Story and photos by Kelly Newsom
David Towne, owner of Blue Note Brewing Company is a self professed introvert. You’d never know it when you get him talking about his passion for brewing beer. He welcomes kids and dogs and has provided enough space for small and large groups. You can also enjoy a game of darts, jenga or cornhole. He encourages patrons to bring in food or to enjoy food from a chosen food truck that is parked out front.
Blue Note is located in what was the Daily Democrat printing press warehouse, directly behind the Post Office drive-thru mail drop boxes. David has turned this unusual location and space into one of the coolest hangouts in Downtown Woodland.
“We are kid friendly and dog friendly and people really like that.” – David Towne
CHOOSING A WAREHOUSE
David: I looked at a lot of different places and one of the most important things about picking your location is having a good landlord. Location and landlord are so important. Ron Caceres has been a wonder to work with. The space was barren, the old printing press of the Democrat was here. Everything was covered in ink, dust and dirt. It had been sealed up for so long. It was one big space. Ron came in with a laser measure and said, “Don’t choose too small.” So we put the footprint on the floor, signed the lease and away we went.
WHAT IS A NANO BREWERY
David: There is no clear cut definition of a nano brewery. It’s a smaller version of a micro brewery. Typically a micro brewery starts at a 7 barrel systems and goes up. We’re a five barrel system. I’d like to emphasize small batch craft brewing rather than those that are regional who push out a lot of beer to the masses.
CREATION OF A NEW BEER AND A CAREER
David: First thing I do is talk to the customers – what do they like, what would they like to see. I also look at the boards – what is selling the best. When we first started out the Raspberry Wheat was number one, now IPA is hands down our best seller. So I was thinking that a double IPA in conjuction with National IPA day would be a good fit. At that point I bring out my brewing books, I pull from experience (I’ve brewed for 8 years before this) and formulate a recipe. I run it by some colleagues I trust and we go for it. From the brew day itself to serving is about two weeks, that doesn’t include any lead time to order hops and such.
Kelly: What’s the process to ensure it’s on the right track? David: Scientitfic measurements are used. You test the gravity which is basically your sugar concentration and water, check before and after your boil, check the pH of your mash, make sure your adding the right amount of yeast and oxygen, and then you taste it everyday while it is fermenting.
Kelly: Wow, science…How did you get into this? David: I studied under UC Davis Professor Dr. Michael Lewis 20 years ago. He created the American Brewer’s Guild and classes were here in Woodland. It was an 11 week/50 hours a week accelerated class that included an internship at St. Stans Brewing Company in Modesto. I did that and was the head brewer at Anderson Valley Brewing Company, in Boonville, for about three years. I also built and ran a place in Cancun Mexico and Fayetteville, North Carolina.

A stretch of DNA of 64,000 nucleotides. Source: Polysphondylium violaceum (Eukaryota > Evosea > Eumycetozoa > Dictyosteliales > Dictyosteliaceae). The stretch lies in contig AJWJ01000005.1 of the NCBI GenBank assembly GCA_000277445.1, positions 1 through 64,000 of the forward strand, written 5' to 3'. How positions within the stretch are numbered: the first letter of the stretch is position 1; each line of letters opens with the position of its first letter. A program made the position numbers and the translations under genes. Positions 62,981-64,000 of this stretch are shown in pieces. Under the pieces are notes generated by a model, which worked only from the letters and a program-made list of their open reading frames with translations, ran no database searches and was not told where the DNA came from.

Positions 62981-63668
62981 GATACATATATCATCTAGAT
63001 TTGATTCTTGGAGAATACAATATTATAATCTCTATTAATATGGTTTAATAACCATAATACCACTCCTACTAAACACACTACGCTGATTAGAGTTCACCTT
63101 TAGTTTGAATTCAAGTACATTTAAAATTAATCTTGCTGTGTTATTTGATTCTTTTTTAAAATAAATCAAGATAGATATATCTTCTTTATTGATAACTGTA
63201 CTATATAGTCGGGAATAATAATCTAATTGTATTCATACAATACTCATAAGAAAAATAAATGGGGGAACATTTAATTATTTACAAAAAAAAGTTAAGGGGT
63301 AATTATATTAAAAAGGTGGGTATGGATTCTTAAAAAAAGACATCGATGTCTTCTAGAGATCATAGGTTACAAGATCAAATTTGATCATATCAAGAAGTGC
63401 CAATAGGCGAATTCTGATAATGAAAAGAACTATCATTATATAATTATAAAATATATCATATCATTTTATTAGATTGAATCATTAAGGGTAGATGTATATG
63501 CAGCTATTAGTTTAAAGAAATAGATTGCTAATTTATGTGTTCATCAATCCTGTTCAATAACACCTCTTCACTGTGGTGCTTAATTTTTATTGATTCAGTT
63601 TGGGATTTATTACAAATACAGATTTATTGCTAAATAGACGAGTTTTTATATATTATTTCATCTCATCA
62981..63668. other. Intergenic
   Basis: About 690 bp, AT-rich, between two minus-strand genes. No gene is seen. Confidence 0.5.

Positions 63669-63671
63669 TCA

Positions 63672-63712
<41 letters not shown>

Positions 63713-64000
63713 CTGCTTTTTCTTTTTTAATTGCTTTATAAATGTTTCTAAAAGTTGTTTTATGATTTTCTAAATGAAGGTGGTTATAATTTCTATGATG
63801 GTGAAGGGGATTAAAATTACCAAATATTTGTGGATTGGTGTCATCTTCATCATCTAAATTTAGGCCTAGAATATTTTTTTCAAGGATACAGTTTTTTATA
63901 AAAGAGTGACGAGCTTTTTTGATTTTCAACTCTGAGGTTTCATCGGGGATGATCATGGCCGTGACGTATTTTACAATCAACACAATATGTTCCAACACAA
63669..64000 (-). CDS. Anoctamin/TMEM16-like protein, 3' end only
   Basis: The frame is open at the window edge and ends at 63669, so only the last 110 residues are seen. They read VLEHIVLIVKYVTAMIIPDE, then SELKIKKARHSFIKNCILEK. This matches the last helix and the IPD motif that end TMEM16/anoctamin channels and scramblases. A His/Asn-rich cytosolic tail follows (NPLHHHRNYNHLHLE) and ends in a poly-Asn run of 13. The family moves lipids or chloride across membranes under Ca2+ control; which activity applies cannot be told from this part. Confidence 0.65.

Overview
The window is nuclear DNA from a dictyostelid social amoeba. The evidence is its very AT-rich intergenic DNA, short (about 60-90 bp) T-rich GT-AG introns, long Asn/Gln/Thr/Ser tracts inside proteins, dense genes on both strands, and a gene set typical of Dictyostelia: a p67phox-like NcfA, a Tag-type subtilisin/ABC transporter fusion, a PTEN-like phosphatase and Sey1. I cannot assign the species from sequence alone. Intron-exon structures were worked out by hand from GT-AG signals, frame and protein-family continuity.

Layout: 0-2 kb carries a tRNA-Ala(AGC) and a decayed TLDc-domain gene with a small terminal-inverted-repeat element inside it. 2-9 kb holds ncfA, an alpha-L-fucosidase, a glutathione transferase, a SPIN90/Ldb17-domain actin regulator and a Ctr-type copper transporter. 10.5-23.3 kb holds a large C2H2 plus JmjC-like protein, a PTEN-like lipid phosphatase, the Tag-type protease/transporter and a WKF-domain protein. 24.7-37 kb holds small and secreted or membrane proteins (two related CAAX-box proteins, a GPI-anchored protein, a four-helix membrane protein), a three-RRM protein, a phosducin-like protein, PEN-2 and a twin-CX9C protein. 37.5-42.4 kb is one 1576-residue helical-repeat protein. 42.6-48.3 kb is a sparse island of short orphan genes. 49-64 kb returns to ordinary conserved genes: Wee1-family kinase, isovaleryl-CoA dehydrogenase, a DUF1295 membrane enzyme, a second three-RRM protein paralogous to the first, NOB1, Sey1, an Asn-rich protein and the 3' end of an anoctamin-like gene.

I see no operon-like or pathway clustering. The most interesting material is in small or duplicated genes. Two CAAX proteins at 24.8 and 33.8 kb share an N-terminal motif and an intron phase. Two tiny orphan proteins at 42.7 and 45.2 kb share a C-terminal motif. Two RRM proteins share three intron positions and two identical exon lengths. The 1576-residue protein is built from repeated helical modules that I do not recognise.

LISTEN UP NEW BEER DRINKERS
David: Just because a beer is darker does not mean it has more alcohol.
Kelly: Why do my eyes get puffy when I drink certain beers? David: Uh…
Kelly: You’ve never heard that one, huh? David: No. All beers have basically the same ingredients; barley, water, yeast, and hops. Each beer has different quantities or maybe they roast the grain, use different hops or yeast. But it’s pretty much the same four ingredients in all types of beers.
Kelly: So it’s the measurements of these ingredients that makes each of them different from each other? David: Amounts, types (versions) of the ingredients. All beers are either lagers or ales, then there are subcategories.
FUNNIEST MEMORIES SINCE OPENING
David: We purchased the bar from a company on the corner of First and Bush Streets. Dustin and I took a couple of carpet dollies over there and wheeled the entire bar down Main street. The bar is 800 pounds! We were getting honked at as we were pushing it down the street. People were getting mad, while others thought is was funny. Dustin then spend a week making it into a really nice bar.
WHAT DO YOU WANT WOODLAND TO KNOW
David: That you have to come off the alley to visit us! Kelly: What do people say the most often about the entrance? David: I’ve taken so many phone calls – I say, “Have you ever dropped off mail from your car at the post office? Look to the right, that’s where we are.” We are very happy to be here with the positive feedback and attention so far. I like the fact that when people walk through the door they just look around (in amazement). I think we’re a bit unique to Woodland. We are kid friendly and dog friendly and people really like that.
Shop local. Stay local.
Blue Note Brewing Company
750 Dead Cat Alley
Woodland, CA 95695
Check out Blue Note’s website here